and... i like them? I think I like them.
Interesting article on Steve taking over the #2 receiver spot with the Cardinals, and how he's worked his way up from 5th round pick to big time kick returner, to Arizona not being afraid to let Boldin go. Which is going to cause him to return less punts, because he's too valuable to risk...except in special situations. And knowing the dreadlock love on the site, Stevie is sporting some now...though he's not sure he's going to keep them. His teammates disagree-
the more i hear him the more i love the guy. favorite part is about 8 minutes in when he just shuts huge up when he asks him about RR's job security. you can tell Huge respects this guy and doesn't want to piss him off.
i'm trying to prove to my friends that brandon minor was tremendously talented, and i want to do that with a highlight tape, but i can't find any nor am i any good at making that stuff. does anyone have any free time to put together the highlight video that MINOR RAGE deserves?
I wholy admit to being a Michigan slappy, and have a feeling that they can win the Big Ten every year. Through my maize and blue colored glasses I see a 10-2 season coming our way, with lots of improvement. I loved Lloyd as our coach, and have been a Rich Rod fan since he got here, and fully support him and the program right now. I do, though, understand others are not as easily swayed and some truly dislike Rich Rod as our coach.
My question is not how many wins it will take for Rich to keep his job, cause in my world, the win total will be so high by October, this topic will be moot. My question is, how many wins, or seasons of winning, does it take for him to get back the entire fan base? Or has that ship sailed where no matter how many championships he gets, he can't do enough to get certain fans back?
Conventional wisdom is that it would be better to hold the B10 Championship game at a neutral site, specifically at an NFL stadium within the B10 footprint. I disagree for a number of reasons and believe it would be better to hold the game at one of the home stadiums of the two teams playing. This is far from a new idea insofar as the NFL playoff system (including the AFC and NFC Championship games) operates largely with home field advantage, the only exception being the Super Bowl itself. The same is true for the NCAA FCS playoff system.
Would it be inherently unfair to allow one of the two teams playing in the B10 Championship game to host the event? Not if the host team is selected based on regular season performance. Moreover, this is somewhat of a false choice because the NFL stadium selected to host the event frequently would be much closer to one team than the other thereby diminishing its neutrality (e.g., a B10 Championship game between UM and IA played at Ford Field is hardly a “neutral” site game from the perspective of the Hawkeyes).
How would the host team be selected to ensure fairness? I would use the following rule: (a) if the two teams met during the regular season, whichever team won the regular season game shall host the championship game; (b) if the two teams did not meet during the regular season, whichever team has the best B10 record shall host the championship game; (c) if the two teams did not meet during the regular season and have identical B10 records, whichever team has the best overall record shall host the championship game; and (d) if the two teams did not meet during the regular season and have identical B10 and overall records, flip a coin to determine which team shall host the championship game.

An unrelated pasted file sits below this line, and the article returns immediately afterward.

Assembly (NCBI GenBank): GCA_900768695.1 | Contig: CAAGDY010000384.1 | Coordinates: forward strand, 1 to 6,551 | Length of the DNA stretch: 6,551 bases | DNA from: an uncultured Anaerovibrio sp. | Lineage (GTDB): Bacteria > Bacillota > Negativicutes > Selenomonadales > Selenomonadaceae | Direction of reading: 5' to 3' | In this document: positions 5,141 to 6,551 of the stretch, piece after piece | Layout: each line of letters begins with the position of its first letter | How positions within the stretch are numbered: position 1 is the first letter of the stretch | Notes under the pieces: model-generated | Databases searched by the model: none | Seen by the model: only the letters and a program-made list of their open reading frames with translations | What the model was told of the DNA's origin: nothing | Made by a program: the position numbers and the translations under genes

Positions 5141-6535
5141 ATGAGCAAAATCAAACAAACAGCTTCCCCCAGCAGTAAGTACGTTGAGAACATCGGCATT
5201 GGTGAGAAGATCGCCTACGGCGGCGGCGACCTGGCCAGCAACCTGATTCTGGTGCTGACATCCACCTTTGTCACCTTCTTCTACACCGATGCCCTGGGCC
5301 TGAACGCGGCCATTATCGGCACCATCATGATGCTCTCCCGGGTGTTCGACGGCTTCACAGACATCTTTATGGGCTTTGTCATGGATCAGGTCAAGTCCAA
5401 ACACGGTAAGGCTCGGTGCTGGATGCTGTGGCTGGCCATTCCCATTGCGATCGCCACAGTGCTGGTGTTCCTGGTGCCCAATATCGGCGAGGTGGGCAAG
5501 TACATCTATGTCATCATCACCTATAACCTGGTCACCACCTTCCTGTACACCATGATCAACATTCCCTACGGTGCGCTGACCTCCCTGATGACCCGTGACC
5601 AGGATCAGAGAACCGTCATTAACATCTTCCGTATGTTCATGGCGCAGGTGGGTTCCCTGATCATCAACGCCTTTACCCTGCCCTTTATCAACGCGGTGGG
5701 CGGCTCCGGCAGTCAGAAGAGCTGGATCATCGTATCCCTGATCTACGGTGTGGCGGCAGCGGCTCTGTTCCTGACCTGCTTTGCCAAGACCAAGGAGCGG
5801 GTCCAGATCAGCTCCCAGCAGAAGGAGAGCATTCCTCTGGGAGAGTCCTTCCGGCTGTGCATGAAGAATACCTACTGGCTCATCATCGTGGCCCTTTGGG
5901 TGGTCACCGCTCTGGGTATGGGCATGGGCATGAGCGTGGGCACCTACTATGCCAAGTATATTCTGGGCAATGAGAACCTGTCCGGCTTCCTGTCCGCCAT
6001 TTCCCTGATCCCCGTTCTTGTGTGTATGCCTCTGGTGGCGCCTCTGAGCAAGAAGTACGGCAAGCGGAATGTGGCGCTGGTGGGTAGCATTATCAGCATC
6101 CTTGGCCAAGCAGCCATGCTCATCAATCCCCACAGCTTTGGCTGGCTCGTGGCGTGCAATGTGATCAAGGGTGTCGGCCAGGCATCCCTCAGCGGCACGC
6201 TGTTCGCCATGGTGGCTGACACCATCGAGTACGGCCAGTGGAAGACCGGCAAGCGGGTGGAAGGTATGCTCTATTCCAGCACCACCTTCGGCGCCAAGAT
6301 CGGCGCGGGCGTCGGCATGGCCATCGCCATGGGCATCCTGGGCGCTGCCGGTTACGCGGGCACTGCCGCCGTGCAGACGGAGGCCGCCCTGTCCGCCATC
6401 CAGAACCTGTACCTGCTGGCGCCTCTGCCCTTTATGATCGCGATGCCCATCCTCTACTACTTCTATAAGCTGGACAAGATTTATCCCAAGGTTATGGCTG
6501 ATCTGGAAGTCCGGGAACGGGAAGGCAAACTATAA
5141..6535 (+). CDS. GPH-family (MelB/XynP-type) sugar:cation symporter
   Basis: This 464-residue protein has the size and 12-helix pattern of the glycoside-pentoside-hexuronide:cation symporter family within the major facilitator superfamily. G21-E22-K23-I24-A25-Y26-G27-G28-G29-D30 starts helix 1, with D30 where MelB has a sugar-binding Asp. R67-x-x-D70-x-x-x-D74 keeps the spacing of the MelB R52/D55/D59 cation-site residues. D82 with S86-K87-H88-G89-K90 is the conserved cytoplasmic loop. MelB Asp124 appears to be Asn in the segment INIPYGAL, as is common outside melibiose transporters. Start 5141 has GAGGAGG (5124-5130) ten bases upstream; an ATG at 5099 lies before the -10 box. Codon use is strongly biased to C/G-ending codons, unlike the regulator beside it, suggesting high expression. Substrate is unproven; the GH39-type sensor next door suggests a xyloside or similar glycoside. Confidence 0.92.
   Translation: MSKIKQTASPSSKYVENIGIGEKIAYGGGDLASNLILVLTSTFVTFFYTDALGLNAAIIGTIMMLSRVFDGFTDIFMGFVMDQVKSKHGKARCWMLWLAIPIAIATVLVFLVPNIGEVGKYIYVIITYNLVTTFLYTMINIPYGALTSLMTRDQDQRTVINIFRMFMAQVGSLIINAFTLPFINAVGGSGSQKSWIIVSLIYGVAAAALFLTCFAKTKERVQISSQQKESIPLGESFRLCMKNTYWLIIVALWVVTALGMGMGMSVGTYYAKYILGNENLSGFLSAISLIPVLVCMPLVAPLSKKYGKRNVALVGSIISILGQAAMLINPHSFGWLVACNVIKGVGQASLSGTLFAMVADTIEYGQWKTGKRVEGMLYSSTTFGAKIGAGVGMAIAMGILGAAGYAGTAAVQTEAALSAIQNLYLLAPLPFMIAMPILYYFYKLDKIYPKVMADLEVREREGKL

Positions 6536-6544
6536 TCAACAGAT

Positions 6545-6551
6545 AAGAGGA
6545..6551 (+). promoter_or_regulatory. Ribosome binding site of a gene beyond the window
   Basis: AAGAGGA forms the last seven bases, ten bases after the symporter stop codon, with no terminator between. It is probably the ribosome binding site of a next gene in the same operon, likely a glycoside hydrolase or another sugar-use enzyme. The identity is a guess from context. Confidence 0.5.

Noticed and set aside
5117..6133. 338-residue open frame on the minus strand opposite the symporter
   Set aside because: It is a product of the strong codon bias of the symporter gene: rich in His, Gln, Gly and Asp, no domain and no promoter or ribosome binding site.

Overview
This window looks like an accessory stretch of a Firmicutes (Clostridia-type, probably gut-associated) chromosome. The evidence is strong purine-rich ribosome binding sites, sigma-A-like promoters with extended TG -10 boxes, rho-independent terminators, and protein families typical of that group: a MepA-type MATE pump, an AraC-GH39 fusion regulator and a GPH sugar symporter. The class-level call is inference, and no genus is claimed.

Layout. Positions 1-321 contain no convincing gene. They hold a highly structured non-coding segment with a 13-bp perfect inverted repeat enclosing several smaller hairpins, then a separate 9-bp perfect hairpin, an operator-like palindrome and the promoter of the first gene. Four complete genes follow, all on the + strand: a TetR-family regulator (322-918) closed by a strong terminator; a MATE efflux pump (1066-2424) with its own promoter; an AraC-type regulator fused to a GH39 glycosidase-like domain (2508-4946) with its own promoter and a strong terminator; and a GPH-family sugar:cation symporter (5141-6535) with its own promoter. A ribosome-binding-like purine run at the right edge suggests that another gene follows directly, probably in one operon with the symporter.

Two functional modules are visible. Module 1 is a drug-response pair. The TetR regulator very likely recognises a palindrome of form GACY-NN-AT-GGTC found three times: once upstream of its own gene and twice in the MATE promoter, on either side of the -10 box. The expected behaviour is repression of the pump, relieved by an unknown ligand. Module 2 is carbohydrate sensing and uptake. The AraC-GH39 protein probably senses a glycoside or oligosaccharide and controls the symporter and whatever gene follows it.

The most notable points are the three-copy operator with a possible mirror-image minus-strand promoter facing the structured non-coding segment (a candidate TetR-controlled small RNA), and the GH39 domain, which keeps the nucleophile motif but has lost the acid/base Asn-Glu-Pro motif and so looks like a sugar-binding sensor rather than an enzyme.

What are the benefits?
- Since all of the most likely teams to host the B10 Championship game have stadiums that are substantially larger (i.e., 20,000 – 40,000 seats or more) than the NFL stadiums currently under consideration as third party venues, more fans will be able to attend the game and revenues from ticket sales and concessions will be greater;
- Keeps more of the “take” within the conference, because there is no need to rent a third party stadium or share concessions;
- Brings significant incremental revenue into the college towns in which the B10 schools reside;
- Increases the importance of cross-division games beyond historical rivalry value;
- Provides a partial solution for the situation in which one team defeats the other during the regular season but has to defeat that team a second time in the championship game to win the conference (i.e., the winner of the first game at least will have host site advantage for the second meeting); and
- Enables the B10 to show off its historic and tradition-laden stadiums during one of the highest rated prime time college football events of the season, further enhancing the B10.
What are the drawbacks?
- Lack of “neutral” site could affect the outcome of the B10 Championship game;
- Since all of the B10 stadiums are open air, inclement weather could affect the outcome of the B10 Championship game and/or make the experience less comfortable for fans attending the game;
- On rare occasions, the B10 Championship game could end up at a very small venue, such as NW's Ryan Field (47,130) or IN's Memorial Stadium (52,692)
Jon Falk talks about how helmets are reconditioned and repainted during the offseason.